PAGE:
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Lima (AFP) - Developing nations must cut carbon emissions even if they feel it is unfair, US Secretary of State John Kerry said Thursday, warning of climate "tragedy" if quarrelling derails a global pact.
"I know the discussions can be tense and decisions are difficult and I know how angry some people are about the predicament they've been put in by big nations that have benefitted from industrialization for a long period of time," Kerry said in Lima, where tense negotiations were under way for a world climate pact.
"But the fact is we simply don't have time to sit around, going back and forth about whose responsibility it is to act.
"It is everyone's responsibility because it is the net amount of carbon that matters, not each country's share."
UN negotiators remain deeply divided on details of a deal to limit global warming to two degrees Celsius (3.6 degrees Fahrenheit) through curbing emissions of Earth-warming greenhouse gases.
The pact must be finalized in Paris in December 2015 to take effect from 2020.
Yet nations disagree fundamentally on the principle of "differentiation" -- how to apportion responsibility for cuts.
Developing nations say the West should bear a bigger burden, having polluted their way to wealth. But rich countries point the finger at developing giants like China and India furiously burning coal to power their rapid growth.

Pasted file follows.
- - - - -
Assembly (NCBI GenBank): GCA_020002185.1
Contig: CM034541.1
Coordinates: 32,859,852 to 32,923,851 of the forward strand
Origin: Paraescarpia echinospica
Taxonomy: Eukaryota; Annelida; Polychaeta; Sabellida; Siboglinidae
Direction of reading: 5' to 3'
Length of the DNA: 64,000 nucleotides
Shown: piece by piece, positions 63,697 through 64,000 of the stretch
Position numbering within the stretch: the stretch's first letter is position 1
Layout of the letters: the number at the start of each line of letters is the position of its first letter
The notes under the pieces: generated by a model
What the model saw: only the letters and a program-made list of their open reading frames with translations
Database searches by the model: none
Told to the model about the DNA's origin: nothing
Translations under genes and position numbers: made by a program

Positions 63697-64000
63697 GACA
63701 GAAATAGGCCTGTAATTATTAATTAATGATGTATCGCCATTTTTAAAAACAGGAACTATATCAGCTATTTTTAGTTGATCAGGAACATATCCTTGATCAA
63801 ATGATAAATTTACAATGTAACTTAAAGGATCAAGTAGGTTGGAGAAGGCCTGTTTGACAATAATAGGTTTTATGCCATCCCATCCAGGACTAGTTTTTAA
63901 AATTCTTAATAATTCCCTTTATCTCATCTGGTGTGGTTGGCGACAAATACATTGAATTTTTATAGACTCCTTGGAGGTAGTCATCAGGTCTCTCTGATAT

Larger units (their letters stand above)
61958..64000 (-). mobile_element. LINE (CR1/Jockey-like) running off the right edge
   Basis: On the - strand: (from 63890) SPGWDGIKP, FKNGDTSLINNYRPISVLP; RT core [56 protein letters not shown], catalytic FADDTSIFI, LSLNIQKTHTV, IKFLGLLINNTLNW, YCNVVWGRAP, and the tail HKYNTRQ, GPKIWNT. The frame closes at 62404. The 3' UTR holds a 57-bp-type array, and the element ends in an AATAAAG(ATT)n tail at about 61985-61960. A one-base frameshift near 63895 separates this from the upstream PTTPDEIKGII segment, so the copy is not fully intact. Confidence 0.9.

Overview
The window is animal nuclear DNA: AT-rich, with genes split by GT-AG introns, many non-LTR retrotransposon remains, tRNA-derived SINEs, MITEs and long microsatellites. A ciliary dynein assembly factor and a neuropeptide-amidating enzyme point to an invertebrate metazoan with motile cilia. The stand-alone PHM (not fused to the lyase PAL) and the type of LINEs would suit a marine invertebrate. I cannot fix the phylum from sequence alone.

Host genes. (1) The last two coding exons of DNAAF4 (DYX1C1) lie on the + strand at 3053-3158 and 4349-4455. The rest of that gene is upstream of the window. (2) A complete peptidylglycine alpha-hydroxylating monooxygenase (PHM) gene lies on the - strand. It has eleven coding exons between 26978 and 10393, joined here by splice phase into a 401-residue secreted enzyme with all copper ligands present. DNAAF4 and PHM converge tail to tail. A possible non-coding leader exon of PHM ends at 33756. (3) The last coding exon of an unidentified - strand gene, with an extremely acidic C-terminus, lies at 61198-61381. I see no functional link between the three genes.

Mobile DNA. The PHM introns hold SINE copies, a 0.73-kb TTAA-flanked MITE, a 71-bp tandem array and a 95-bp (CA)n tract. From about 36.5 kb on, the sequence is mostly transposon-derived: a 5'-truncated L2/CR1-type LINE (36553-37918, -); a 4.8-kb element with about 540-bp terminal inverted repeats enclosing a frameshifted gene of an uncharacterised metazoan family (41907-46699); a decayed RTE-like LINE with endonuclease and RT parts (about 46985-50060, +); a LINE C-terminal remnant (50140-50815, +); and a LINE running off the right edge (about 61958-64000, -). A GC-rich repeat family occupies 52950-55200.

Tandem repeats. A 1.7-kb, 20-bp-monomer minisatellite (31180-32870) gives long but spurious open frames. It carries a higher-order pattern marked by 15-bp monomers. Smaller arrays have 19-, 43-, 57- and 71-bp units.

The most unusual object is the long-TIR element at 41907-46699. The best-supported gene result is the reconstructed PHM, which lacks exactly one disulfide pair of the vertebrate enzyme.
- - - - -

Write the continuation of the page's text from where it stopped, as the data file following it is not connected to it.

"We have to remember that today more than half of global emissions, more than half, are coming from developing nations. So it is imperative that they act too," said Kerry.
"President Obama and I understand the way countries feel particularly about the major emitters. We get it.
"The United States and other industrial nations have contributed significantly to this problem... and we recognize the responsibility we have right now to lead the global response."
But even if the United States could eliminate domestic emissions, this would not be enough to offset carbon pollution in the rest of the world, the diplomat said. Nor would it be if China or India did so, on their own.
"It's just not enough for one country or a even few countries to reduce emissions when other countries continue to fill the atmosphere with carbon pollution as they see fit," said Kerry.
"If even one or two major economies failed to respond to this threat, it would counteract much of the good work the rest of the world does."
The Paris pact, he added, would not be "the silver bullet that eliminates this threat but I think everyone here can agree that we certainly won't eliminate it without an agreement," added Kerry.
If the negotiations fail, "future generations will judge our effort not just as a policy failure but as a massive collective moral failure of historic consequence.
"They will want to know how we together could have been so blind, so ideological, so dysfunctional and frankly so stubborn that we failed to act on knowledge that was confirmed by so many scientists."
Science says that on current emission trends the world is on target for warming of 4 C or more, bringing more floods, drought, sea-level rise, disease spread and conflicts over resources.
"We are still on a course leading to tragedy," said Kerry. "The window is closing quickly."